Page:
The World of Narue (Narue no Sekai) Vol. 1 – Manga Review

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I remember watching The World of Narue the anime back when I knew it as “Narue no Sekai.” It was pretty awesome, and I remember that the OP by CooRie was tight. I just got a chance to check out the manga that was published by CPM to go along with the anime. It’s a good thing I can’t remember much about the anime, or the story might’ve been spoiled…

narue-cover.jpg

I remember watching The World of Narue the anime back when I knew it as “Narue no Sekai.” It was pretty awesome, and I remember that the OP by CooRie was tight. I just got a chance to check out the manga that was published by CPM to go along with the anime. It’s a good thing I can’t remember much about the anime, or the story might’ve been spoiled…

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Story:
Izuka Kazuto is your average school kid. Actually, he’s probably more like sub-average. One day, while considering adopting an abandoned puppy to impress the ladies, Kazuto meets Nanase Narue. Narue warns Kazuto that the puppy is in fact a dangerous “altered space organism” and proceeds to club it into a mosaic covered pulp!

Instead of calling the police, Kazuto falls for Narue for saving him. I guess he believes her, even though she just clubbed a cute puppy! The next day, with the help of his friend Maruo, he finds out that Narue is a member of the “Galactic Federation.”

After school, he returns the murder weapon to her and asks her on a date. Since coffee is expensive, Narue just offers to take Kazuto to her place. A space ninja (awesome!) is there to ambush Narue, but she promptly pwns him. Thus is the beginning of a beautiful relationship…

The rest of this volume of the manga develops the plot nicely with stories about the couple’s first date, a romantic rival for Narue and Kazuto, and the arrival of Narue’s older younger sister. That’s right, leave it to the Japanese to use Einstein’s theory of relativity (no pun intended) to make Narue’s older sister younger than she is.

Analysis:
While reading the manga, I remembered why I liked the anime version of Narue no Sekai so much. In essence, it’s just a simple love story between two kids who aren’t really experienced with relationships. They make mistakes, have misunderstandings, and are really cute and innocent about it.

The alien aspect is sort of just there to make the plot a bit more interesting. That, and tons of fanservice. I don’t think I recall ever seeing this many panty shots in one volume of manga before!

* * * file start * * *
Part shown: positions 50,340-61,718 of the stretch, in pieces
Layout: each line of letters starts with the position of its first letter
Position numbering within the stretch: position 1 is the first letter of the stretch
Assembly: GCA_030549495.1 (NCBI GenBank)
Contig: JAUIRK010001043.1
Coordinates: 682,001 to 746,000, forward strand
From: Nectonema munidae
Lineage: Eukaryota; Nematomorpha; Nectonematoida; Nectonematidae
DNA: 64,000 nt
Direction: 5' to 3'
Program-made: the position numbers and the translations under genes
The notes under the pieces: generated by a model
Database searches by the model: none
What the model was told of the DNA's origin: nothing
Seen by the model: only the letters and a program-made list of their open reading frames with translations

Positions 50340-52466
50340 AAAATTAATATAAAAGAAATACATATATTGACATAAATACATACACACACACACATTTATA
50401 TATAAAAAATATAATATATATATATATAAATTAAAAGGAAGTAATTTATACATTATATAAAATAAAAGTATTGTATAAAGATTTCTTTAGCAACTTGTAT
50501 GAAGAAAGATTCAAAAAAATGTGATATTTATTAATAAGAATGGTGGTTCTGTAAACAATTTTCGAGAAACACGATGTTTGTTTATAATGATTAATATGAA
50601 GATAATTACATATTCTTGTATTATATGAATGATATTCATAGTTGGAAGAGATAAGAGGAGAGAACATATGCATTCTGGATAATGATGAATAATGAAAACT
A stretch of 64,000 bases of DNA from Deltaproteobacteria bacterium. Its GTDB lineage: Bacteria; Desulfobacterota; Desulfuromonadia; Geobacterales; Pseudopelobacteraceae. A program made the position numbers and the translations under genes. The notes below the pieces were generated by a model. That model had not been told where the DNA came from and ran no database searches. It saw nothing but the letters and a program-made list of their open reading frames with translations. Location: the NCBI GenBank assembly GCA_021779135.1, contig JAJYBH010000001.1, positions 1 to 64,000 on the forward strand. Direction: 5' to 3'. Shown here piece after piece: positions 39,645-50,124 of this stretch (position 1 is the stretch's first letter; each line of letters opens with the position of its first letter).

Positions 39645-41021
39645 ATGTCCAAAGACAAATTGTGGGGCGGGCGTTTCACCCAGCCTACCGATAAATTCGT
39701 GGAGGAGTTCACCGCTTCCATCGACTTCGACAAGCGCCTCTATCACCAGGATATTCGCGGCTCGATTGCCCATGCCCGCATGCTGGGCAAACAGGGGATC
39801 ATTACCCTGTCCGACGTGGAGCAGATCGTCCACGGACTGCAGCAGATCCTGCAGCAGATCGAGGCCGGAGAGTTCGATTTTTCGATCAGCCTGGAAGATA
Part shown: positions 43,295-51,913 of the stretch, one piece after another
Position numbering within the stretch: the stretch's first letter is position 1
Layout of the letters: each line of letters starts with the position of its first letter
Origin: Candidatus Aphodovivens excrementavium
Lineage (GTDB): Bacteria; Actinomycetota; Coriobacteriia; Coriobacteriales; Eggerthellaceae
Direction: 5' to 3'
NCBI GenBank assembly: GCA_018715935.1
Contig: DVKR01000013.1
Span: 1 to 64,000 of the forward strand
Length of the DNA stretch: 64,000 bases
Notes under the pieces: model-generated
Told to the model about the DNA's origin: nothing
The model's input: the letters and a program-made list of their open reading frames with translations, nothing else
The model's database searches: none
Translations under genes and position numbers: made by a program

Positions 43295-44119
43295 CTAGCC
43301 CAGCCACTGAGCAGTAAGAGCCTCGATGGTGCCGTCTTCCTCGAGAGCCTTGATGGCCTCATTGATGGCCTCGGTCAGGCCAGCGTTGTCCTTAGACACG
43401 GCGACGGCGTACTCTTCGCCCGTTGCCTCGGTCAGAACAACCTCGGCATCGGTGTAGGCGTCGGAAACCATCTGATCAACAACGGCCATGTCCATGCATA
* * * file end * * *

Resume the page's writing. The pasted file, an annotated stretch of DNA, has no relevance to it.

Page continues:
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Character Designs and Art:
One of the things I loved about the anime version of Narue no Sekai was the art. While the anime art looks really polished, the manga art leaves a little to be desired. I found that for the first few chapters, the characters were drawn a bit weird. Like Narue’s hair was totally out of control for a while, but it got better later on.

I could say the same thing about the art, too. It started out fairly rough but steadily got better as the manga progressed. One thing I did notice regarding consistency: On the front cover, Hajime’s hair is brown. On the back cover it’s purple… Of course, there’s no way to tell what color it is in between, since the manga itself is black and white.

The Actual Book:
This is my first time reading a Central Park Media published manga. It seemed of average quality to me. On closer inspection, the ink looks a little lighter than other manga I have. Not that it affected the way I read it or anything.

Conclusion:
I really liked The World of Narue. I remember enjoying the anime a lot, and the manga has reminded me why. The story is cute, innocent, and relaxing. Plus there’s enough fanservice and sci-fi action to keep things interesting. I’d definitely recommend this manga for some light reading.

Many thanks to Central Park Media for providing me with a review copy of The World of Narue Vol. 1. You can learn more about The World of Narue manga and anime at the official website.

One thought on “The World of Narue (Narue no Sekai) Vol. 1 – Manga Review”

  1. I really liked the anime; the key word in the review I have of it over at The Pond is “gentle.” It’s really just a fun piece of fluff.

    But that’s okay: sometimes, fluff is good.

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